(Worthy News) - More than 200 homes were destroyed and 13 Christians killed in Muslim Herdsmen attacks in Nigeria Monday, where the Nigerian government continues to be silent and inactive in addressing the raids.
Ungwan Rimi Kamuru village, Kikoba village, Kangbro village, Nakai Danwai, and two villages in Plateau state all suffered incursions by the Fulani herders, whose campaign to reappropriate the lands of Christian farmers left 400 Christians dead between February and April of this year alone.
“Houses were burnt and razed down, farms destroyed, the villagers were also displaced,” Lawrence Zongo, publicity secretary for the Miango Development Association, told The Sun newspaper.
3 children were among the dead in the raids, the frequency, and severity of which over the last few years led a delegation of Christians from Nigeria to Washington last month to plead with the Trump administration.
“My people are stranded. They are literally sleeping under the skies, on the floor [with] no houses, no food, nothing. It is not about relief materials and how much we can donate. It's about holding the government accountable,” Alheri Magaji, a member of the Adara Chiefdom, told an audience at an event convened by the Heritage Foundation.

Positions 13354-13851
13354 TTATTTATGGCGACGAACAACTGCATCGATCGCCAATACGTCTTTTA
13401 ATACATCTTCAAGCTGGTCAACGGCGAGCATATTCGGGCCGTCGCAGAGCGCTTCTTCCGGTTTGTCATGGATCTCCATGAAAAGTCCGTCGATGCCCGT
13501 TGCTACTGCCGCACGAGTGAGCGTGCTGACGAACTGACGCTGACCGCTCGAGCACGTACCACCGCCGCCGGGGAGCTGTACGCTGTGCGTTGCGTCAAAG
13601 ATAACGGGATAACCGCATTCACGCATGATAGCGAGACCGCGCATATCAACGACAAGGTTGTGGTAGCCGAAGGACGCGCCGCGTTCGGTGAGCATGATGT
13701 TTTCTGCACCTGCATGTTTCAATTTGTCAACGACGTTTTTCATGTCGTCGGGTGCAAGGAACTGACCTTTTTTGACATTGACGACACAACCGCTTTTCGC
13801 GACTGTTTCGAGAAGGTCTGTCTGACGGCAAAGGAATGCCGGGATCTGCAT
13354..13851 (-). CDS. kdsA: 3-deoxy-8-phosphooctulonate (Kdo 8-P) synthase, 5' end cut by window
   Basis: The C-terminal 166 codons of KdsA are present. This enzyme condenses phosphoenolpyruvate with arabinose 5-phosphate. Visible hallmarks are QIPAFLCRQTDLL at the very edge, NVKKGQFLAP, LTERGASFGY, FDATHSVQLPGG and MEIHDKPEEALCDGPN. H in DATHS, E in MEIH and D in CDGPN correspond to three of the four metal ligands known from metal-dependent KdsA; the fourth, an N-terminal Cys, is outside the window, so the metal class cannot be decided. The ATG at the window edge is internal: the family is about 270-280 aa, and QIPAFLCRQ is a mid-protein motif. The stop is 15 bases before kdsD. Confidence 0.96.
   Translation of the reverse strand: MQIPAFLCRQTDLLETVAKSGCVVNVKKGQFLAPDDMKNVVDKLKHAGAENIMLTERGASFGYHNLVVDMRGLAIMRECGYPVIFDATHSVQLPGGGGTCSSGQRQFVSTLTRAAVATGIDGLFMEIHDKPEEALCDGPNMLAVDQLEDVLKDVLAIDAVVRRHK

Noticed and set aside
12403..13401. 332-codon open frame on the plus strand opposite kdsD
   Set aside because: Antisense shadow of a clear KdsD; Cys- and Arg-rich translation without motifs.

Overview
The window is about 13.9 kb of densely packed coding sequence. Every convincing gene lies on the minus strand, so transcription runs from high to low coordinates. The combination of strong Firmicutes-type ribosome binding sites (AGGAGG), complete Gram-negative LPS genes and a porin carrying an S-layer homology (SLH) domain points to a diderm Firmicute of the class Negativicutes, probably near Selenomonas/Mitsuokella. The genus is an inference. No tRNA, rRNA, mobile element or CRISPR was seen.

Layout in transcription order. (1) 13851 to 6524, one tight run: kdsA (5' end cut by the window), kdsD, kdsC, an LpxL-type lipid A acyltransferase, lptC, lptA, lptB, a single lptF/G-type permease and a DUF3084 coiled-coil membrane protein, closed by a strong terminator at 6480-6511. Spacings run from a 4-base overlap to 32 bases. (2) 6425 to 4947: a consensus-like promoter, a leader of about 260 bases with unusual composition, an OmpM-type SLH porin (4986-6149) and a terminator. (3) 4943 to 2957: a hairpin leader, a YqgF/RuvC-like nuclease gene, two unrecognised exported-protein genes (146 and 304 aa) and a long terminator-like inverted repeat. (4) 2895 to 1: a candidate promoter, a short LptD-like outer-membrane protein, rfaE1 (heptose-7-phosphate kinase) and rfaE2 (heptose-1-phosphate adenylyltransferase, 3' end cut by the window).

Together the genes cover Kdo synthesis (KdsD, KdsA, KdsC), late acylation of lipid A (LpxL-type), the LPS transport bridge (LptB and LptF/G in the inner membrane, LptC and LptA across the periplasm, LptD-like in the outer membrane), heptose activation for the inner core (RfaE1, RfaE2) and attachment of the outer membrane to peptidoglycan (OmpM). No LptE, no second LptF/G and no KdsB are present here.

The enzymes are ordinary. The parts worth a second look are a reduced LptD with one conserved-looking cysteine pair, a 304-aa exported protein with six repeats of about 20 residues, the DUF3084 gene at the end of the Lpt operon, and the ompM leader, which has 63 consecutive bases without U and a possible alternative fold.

“There is a genocide going on...We are here today to beg the U.S. government and for the world to hear our story,” Magaji told those gathered, citing Nigerian government inaction that has failed to apprehend a single perpetrator from the predominantly Muslim Fulani tribe for the attacks.
In 2018 alone Fulani Herdsmen attacks killed 2,400 Christians, according to the International Society for Civil Liberties & the Rule of Law, which led the Nigerian House of Representatives to begin using the word genocide about the situation there.
Despite the disproportionate number of Christians killed and the substantially higher number of instances in which Fulani aggression is the driving engine, most Western media accounts use the few reprisal attacks by Christian farmers to paint the conflict as something less than religiously motivated genocide.
“It is a deliberate confusion of narrative that has been very successfully used on an international platform,” Richard Ikiebe, president of the International Organization for Peacebuilding and Social Justice, explained to the Heritage Foundation.
Ikiebe said that 70 communities in Plateau state alone have been “eradicated and repopulated” by Fulani herdsmen.